Stop and consider how you express anger. When you feel anger rising up, what do you do with it? Do you blast it on Instagram or Facebook? Do you yell at someone? Do you throw things, slam things, insult people or groups? You might hold it all in, causing yourself undo stress and even physical ailments. These are all examples of mindless anger. Mindfulness is achieved through constant practice, so if you’re not practicing, odds are, your anger will be expressed mindlessly and probably not result in an outcome that you’ll be very happy with in the end. But by continuously practicing mindfulness, you could discover how to manage your anger and use it mindfully in the rare occasions when it is called for.
One way I manage my anger is to write it down. I recognize when I’m getting angry and if necessary, hold it in for the moment, but as soon as I can get alone, I write it all out. Ugly, ranting, whatever emotions come up, it goes into a Word document or an email that is never, ever sent, or it’s handwritten in a journal. Sometimes I can’t even read the writing in the journal later, clear evidence that my body is pulsing with adrenaline and other stress hormones. My internal agreement with myself is that this is only the first step of the process. I wait a day. I go back and read what I wrote. And then I have the option of taking further action. Every time, whatever I have written is too harsh. It includes personal attacks, justifications, blame. In my right mind, when I’m not furious, I can see that my angry thoughts would not serve me if shared in that angry stance. If I can share my actual concerns in a way that is mindful and productive, I do. But most of the time I realize it’s just a waste of time and energy and can let it go.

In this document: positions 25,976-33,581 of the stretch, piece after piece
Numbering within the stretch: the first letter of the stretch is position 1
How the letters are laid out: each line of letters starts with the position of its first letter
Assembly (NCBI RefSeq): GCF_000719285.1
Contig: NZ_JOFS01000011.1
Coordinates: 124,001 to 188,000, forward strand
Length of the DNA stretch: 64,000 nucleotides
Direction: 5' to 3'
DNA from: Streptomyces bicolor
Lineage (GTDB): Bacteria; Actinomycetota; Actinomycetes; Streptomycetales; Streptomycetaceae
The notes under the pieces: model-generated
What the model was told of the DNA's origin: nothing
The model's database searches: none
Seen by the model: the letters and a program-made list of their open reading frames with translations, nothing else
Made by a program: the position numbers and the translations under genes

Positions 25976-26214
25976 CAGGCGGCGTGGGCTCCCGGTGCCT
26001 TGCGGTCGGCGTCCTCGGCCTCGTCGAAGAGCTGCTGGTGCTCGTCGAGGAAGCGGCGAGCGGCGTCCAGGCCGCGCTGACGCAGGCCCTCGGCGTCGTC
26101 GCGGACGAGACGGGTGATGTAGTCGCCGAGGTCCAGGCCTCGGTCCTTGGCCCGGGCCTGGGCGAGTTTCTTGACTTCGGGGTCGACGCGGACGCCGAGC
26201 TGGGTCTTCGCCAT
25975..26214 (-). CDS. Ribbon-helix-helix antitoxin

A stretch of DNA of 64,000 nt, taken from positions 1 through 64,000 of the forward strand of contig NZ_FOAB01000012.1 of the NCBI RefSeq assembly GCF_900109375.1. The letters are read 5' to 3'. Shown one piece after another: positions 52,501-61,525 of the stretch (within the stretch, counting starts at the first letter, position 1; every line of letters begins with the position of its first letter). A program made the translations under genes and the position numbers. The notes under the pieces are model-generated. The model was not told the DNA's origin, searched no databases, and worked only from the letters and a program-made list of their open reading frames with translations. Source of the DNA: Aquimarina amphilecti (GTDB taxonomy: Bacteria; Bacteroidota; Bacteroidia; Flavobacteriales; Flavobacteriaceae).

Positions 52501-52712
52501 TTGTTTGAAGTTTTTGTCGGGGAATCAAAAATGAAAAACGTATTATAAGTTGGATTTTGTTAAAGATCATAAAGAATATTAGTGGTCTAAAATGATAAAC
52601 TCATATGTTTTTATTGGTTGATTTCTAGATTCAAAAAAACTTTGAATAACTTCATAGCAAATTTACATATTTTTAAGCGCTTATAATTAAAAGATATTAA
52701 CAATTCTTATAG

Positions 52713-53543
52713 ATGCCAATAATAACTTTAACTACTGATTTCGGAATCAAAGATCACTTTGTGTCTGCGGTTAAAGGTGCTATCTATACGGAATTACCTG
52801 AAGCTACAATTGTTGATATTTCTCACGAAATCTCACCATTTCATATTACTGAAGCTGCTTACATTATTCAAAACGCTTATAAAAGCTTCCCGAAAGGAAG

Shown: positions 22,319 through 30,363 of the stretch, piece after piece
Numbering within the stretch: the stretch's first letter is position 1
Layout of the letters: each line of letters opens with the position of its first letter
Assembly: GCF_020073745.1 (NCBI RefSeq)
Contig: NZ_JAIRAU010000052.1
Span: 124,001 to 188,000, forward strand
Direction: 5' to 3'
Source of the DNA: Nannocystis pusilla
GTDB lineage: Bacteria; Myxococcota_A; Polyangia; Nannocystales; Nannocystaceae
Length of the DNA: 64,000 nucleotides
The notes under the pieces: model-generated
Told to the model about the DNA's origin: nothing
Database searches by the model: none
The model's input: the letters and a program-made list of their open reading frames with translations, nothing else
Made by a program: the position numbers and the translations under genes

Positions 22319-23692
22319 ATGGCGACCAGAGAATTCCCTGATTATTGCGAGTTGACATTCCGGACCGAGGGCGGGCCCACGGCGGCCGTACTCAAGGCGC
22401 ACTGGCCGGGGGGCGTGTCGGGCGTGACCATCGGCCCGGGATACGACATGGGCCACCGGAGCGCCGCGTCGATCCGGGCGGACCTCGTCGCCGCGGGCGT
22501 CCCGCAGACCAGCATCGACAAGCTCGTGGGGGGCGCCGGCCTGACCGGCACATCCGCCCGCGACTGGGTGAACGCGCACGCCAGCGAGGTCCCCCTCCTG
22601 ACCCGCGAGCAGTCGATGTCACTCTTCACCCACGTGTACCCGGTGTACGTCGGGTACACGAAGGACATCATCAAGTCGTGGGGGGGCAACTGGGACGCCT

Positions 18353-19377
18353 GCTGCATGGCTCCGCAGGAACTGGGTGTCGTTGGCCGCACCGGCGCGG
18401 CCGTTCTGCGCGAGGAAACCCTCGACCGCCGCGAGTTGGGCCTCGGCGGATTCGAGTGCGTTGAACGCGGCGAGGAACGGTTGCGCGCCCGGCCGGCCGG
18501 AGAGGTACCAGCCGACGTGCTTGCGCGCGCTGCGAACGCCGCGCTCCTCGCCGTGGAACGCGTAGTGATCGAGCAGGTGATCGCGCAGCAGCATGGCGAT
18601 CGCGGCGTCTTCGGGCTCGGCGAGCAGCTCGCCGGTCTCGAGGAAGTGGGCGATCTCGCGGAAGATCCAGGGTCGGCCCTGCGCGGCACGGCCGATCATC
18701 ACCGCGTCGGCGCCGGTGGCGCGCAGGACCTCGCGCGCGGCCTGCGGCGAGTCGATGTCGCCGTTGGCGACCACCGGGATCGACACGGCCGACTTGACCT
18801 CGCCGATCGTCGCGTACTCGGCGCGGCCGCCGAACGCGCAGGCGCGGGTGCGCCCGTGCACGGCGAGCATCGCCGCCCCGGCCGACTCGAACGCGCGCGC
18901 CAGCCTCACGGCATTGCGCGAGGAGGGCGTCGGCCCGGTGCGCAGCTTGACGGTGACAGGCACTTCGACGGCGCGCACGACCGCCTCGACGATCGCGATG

Another practice I use when angry and I don’t have the luxury of journaling, is to tap. I may have to excuse myself to go to a bathroom or other private area, but tapping releases negative emotions, so I’ll tap for a few minutes to help myself get re-regulated so that I can think more clearly about the situation. Next week’s podcast is all about tapping, so if you’re interested, join us for that episode.
Finally, I consciously practice avoiding things that I know make me angry. I had a discussion with the presenter at the training, Dr. Barbara Stroud, who I want to thank for sharing that video, and we both agreed that watching the news or reading too much of it produces useless anger, which serves no purpose. Staying focused on what we can all do to make life better is a much preferred way to live. But there are times when we may need to get angry in order to keep us safe and when we do, a mindful approach is definitely a much more effective method for achieving what we want.
Stay calm, stay mindful.